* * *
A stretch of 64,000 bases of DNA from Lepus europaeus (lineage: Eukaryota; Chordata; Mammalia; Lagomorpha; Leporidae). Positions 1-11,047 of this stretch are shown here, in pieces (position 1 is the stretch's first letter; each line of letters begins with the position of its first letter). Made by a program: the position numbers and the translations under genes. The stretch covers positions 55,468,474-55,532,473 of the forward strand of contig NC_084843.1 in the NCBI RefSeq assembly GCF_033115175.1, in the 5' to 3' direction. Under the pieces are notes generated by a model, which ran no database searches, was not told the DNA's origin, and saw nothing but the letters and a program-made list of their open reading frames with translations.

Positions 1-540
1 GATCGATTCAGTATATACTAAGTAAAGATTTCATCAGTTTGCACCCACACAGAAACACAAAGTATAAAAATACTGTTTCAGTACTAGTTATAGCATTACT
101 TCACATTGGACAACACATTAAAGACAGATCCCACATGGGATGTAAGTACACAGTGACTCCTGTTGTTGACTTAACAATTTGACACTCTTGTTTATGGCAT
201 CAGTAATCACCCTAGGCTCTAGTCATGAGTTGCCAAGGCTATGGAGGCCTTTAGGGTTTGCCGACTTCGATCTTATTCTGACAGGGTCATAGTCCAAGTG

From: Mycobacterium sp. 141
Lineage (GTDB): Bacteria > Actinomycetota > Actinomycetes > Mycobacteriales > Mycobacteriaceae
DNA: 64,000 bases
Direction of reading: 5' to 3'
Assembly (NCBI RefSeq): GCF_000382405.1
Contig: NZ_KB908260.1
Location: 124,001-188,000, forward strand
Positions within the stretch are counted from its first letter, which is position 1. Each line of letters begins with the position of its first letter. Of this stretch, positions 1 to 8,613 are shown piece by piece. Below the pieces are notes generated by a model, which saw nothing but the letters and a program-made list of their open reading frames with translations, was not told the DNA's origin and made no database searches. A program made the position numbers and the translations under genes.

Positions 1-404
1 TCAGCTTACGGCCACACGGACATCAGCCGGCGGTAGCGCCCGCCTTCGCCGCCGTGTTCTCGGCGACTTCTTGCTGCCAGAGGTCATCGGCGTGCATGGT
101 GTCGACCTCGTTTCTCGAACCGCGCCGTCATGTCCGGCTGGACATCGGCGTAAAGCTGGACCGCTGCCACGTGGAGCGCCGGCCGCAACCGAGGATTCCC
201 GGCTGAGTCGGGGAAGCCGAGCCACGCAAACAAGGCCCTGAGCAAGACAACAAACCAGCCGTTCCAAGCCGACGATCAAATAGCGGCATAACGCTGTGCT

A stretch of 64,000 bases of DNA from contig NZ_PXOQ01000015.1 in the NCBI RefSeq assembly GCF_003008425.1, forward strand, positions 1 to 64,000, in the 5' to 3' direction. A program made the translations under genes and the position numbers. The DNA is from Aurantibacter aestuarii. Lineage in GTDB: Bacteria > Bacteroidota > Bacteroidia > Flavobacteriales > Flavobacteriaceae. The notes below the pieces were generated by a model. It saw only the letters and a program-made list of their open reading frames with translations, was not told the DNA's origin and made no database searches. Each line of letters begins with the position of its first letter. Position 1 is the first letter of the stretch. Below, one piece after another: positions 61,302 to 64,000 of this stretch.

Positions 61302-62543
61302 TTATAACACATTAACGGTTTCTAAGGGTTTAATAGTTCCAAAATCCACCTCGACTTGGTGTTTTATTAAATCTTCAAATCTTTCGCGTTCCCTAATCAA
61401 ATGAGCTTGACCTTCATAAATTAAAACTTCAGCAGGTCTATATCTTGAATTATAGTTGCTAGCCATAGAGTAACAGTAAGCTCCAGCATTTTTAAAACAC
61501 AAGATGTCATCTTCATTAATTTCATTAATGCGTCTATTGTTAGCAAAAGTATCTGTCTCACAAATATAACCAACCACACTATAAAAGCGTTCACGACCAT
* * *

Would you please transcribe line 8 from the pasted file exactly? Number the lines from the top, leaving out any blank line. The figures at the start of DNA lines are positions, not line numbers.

DNA: 64,000 bases